Tuesday, September 4, 2007

The latest Rasmussen poll shows Fred Thompson doing better than John McCain in a potential presidential match-up in McCain's home state of Arizona, leading her by 17 points while McCain would only lead her by 10. Rasmussen speculates that immigration may be one reason for this difference:

The immigration issue which caused McCain trouble earlier in the summer is still powerful in his home state. Seventy percent (70%) of Arizona voters say it is Very Important to improve border enforcement and reduce illegal immigration. McCain was a visible advocate of the Senate “comprehensive” reform legislation which failed due to strong public opposition.

When it comes to legalizing the status of those already in the country illegally, just 20% consider that a Very Important issue.

Only 13% of Arizona voters believe that the federal government is doing enough to reduce illegal immigration. Eighty-two percent (82%) favor forcing employers to fire workers with false identification documents. Two-thirds (68%) say that people looking to rent an apartment should also be required to show identification and prove they are in the United States legally. These views are similar to those held by voters nationwide and are also similar to results found in our last Arizona poll, conducted in June.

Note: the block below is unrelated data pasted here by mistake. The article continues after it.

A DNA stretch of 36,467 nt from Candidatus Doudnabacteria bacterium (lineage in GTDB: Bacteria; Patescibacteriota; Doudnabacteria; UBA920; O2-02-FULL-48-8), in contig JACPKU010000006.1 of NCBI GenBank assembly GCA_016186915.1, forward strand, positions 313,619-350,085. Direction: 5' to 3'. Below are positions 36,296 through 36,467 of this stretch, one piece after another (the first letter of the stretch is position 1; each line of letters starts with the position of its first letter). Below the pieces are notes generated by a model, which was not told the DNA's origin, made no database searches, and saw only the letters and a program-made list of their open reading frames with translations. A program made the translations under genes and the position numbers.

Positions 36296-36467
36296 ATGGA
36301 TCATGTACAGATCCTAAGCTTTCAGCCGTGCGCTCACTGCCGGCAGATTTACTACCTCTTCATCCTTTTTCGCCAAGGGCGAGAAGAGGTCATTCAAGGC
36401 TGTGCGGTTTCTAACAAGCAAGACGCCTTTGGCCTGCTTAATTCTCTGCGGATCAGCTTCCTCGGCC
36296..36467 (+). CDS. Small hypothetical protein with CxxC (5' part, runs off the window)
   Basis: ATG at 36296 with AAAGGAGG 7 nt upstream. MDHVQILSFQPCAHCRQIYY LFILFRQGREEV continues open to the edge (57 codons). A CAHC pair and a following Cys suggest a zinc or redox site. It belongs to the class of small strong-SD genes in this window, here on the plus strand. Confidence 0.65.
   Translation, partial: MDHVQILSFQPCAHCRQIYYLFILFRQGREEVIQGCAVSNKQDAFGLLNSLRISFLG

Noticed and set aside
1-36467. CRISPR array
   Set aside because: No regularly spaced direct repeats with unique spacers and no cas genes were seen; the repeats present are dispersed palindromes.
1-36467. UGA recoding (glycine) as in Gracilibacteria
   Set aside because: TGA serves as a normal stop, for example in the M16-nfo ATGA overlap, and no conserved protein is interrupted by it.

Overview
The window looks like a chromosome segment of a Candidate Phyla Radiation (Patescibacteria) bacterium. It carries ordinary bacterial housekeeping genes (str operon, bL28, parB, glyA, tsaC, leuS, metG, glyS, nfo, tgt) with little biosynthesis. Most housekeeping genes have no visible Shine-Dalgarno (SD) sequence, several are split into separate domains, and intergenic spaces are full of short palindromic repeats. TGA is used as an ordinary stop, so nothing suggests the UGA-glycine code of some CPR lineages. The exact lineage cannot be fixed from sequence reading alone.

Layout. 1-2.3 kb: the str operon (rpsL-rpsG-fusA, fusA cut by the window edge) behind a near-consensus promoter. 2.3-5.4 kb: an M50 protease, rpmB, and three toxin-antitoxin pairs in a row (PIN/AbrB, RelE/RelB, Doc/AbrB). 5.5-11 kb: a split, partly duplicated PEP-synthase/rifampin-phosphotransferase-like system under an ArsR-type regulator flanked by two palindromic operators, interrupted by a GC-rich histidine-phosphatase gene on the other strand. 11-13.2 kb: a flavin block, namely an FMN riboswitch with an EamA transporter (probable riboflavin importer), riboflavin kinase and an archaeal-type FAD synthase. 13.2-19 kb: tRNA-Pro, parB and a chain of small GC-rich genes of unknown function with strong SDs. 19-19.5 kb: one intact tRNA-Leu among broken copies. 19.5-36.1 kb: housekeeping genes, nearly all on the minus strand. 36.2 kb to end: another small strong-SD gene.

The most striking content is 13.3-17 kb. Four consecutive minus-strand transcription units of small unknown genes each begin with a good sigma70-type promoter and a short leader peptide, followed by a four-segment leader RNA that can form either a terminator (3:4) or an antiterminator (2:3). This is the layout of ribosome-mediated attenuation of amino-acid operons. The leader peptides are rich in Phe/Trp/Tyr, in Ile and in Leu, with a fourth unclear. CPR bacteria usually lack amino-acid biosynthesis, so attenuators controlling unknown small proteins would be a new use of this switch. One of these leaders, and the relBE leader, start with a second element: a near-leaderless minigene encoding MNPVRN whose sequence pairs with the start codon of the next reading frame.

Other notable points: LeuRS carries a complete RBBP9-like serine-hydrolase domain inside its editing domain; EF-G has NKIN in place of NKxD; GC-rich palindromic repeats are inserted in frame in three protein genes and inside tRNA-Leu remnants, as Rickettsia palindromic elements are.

McCain' favorable rating (48%) in Arizona is 10 points lower than Thompson's (58%) and 9 points lower than Giuliani's (57%). Clinton has a 41% favorable rating there.
McCain may be having other polling/electoral problems, too.

UPDATE: Another interesting thing about this poll (and, granted, this poll was taken over a year from the day of the election) is how strongly the Republican candidates--particularly Fred Thompson--are running against Clinton. Bush carried AZ by almost 7 points in 2000 (51-44.7) and by 10 points in 2004 (54.9-44.4). With Thompson running at a 17-point lead over Clinton, he has over double Bush's victory margin in 2000 and 170% of Bush's margin in 2004. Even the weakest candidate against Clinton according to Rasmussen, Romney, still has a 7-point edge over Clinton. At 51%, Thompson's level of support isn't up to Bush's 2004 yet (there are more undecideds), and AZ has very rarely voted for a Democratic presidential candidate over the past fifty years, and this is still a very early poll and so much can change over a year and Clinton might not even be the nominee, but perhaps this high level of support for Thompson (and the other R candidates) compared to previous elections might be offer a slight ray of hope for some gloomy Republican pundits.